domain model to be captured as a set or
reusable object entities. The entities can be
mapped to most relational database
management servers (RDBMS) available
today. Persistent objects are retrieved using the
standard EJB-QL (Enterprise Java Bean Query
Language), which translates the database
agnostic query into the underlying RDBMS
SQL variant. An extremely useful functionality
that was found during development is
capability to detach and serialise persistent
objects, allowing them to be passed up to
different application tiers (e.g. the Web tier for
modification and subsequent re-attachment for
persisting to the database). This deprecates the
previous (and common) transfer object antipattern [26]. The transactional service layer
was implemented using the Spring IOC
container. Spring facilitates the injection and
propagation of the JPA persistence context for
long running transactions. In addition, Spring
allows transactions to be demarked
declaratively rather than programmatically
using aspects (i.e. the new paradigm of aspect
orientated programming – AOP). In doing this,
if a DAO operation fails, the SQLException
exception is translated, captured and handled
by the aspect to ensure that DAO interfaces do
not provide a leaky abstraction. We found this
extremely useful, especially for alleviating the
development of tedious and error prone
database exception handling code (i.e. repeated
try / catch / finally boilerplate statements). The
authors regard this functionality as extremely
flexible and powerful. In summary, a
combination of EJB 3.0 JPA and Spring is
highly recommended by the authors when
developing applications for Java standard
edition and light weight containers (Tomcat,
Jetty).
4.2 Resource Administrator Viewpoints
(Contributed by NGS Resource
Administrators)
From a resource administrator’s viewpoint, the
portal is “quite straightforward to use,”
provided he/she knows where an application is
installed including its dependencies. Creating
job-submission templates via the portal then
becomes routine. The architecture of the portal
is an important feature as it allows for semitransparent changes in grid infrastructure. For
example, within the NGS, permanent user
accounts are currently provided, but the
present status is being revised, with the
consideration of providing temporary staging
accounts. Since the portal facilitates file
staging, this allows such changes to take place
without affecting the portal. Importantly, this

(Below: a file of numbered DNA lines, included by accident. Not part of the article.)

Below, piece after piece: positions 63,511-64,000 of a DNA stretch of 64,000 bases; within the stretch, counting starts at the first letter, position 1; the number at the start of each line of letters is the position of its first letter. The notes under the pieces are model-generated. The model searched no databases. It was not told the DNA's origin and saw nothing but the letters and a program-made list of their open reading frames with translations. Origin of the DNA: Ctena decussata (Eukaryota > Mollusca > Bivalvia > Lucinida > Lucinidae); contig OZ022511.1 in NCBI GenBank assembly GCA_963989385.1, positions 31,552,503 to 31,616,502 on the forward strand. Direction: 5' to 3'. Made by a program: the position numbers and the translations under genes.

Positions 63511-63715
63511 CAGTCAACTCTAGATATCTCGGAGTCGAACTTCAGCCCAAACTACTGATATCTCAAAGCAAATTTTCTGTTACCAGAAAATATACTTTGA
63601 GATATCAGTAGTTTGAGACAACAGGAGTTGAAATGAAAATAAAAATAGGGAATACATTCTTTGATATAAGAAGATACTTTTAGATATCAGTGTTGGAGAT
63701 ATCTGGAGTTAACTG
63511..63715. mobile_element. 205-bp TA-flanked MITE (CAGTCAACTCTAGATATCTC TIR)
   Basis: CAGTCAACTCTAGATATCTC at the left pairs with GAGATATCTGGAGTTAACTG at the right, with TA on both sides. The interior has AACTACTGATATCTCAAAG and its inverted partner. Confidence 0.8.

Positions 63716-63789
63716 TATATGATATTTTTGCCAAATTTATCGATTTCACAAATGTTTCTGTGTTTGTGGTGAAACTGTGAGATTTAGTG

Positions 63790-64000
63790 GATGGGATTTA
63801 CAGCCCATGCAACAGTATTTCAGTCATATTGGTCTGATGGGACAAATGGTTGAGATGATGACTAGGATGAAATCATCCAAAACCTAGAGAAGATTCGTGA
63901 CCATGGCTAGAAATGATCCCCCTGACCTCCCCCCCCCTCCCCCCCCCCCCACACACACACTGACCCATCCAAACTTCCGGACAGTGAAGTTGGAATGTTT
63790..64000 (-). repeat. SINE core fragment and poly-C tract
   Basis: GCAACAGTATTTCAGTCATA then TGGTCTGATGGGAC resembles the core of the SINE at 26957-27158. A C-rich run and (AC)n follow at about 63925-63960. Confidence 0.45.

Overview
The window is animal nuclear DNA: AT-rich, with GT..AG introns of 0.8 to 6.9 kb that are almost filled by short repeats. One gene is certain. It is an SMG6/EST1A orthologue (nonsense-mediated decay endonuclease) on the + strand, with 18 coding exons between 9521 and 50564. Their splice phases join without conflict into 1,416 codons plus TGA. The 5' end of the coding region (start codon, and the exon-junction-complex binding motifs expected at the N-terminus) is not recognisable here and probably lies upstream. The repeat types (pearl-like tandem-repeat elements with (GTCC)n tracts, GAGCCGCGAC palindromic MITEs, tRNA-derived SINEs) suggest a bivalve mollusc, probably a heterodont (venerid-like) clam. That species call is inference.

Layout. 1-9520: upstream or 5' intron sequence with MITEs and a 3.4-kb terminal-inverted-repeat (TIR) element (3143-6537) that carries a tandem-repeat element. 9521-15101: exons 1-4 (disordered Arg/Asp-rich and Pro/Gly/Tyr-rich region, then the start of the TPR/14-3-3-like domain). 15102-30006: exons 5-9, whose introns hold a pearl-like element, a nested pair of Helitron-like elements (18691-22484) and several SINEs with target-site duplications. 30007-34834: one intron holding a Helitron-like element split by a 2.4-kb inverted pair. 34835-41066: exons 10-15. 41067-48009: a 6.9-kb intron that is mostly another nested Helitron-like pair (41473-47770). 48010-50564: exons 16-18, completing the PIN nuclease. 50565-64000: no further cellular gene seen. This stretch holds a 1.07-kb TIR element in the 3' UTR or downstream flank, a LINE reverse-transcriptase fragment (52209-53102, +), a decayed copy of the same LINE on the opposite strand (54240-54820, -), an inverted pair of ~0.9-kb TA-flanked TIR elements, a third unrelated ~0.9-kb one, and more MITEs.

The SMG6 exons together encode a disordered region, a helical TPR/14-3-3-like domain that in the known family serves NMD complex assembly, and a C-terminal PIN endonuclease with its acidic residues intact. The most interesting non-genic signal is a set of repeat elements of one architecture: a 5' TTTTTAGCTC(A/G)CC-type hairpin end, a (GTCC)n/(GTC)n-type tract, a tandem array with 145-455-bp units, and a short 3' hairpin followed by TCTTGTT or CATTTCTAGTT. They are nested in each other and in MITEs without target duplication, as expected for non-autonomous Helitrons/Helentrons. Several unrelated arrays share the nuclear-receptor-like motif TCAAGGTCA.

would minimise the effect on “our” end-user,
and also allows resource administrators to
make (semi) transparent infrastructure
changes. As a future enhancement-suggestion,
we suggest improvements to the JSDL
‘publishing’ model, giving the administrator
(or even user) finer grained controls on who
can access and view application templates.
Currently, this can only be achieved by emailing and then uploading JSDL documents
between relevant parties, which is not the most
functional solution for resource administration.
In addition, more relevant documentation
could save an administrator time and effort.
The Application Developer Training Course
held by the UK National e-Science Centre is a
very
good
opportunity
for
system
administrators to get first hand experience on
the portal and to make suggestions.
4.3 Portal and Training Viewpoints
(Contributed by TOE-Nesc Training
Team)
At the time of writing (early April 2007) the
portal is now becoming a routine part of NGS
training. Commonly given courses are
categorized as ‘Induction’ or ‘Application
Developer.’ The former introduces concepts of
the NGS and provides experience of using the
core software stack. The application developer
courses are suited to those seeking to develop
and deploy new applications, especially as
VOMS is becoming established and an
increasing focus centres on ways to share an
application across a community. The NGS
Portal fits this profile of training as follows:
4.3.1 Induction Courses: These courses now
include use of the portal and introduce JSDL
concepts. In induction courses, the current
routine mode of interacting with the NGS is
presented: GSISSH onto an access machine;
Globus commands to submit, monitor and
manage jobs. The portal is useful as an
exemplar of a) how more user-friendly higher
level tools can be built upon basic services
(basic services that for the less computeroriented can be daunting), and b) how
standards are facilitating development of these
higher level tools. However the portal is not
primarily seen as a tool only for new users of
the NGS, and it is not seen as a component that
is only useful for training. The portal is being
presented as being useful in its own right, as a
service that will for many be a routine part of a
researcher's way to benefit from the NGS. This
is especially the relevant for those users who
wish to be able to submit and manage jobs
from browsers, without having to invoke
GSISSH.
4.3.2 Application Developer Courses: These
courses include how application developers
can deploy their application via the NGS
portal. Future modules are likely to include the
re-use of NGS JSR-168 portlets in a particular
VO's portal.
4.4. User Viewpoints (Collated from
NGS User Feedback)
For the most part, users are only concerned
with knowing how to run their applications on
a Grid just as they would on their own
workstations. It was regarded as unreasonable
for all users to be expected to learn
middleware specific commands (or even
become Linux/Unix users in some cases). Such
processes are both time and energy consuming,
and it was felt that this does not allow users to
concentrate solely on their research. Feedback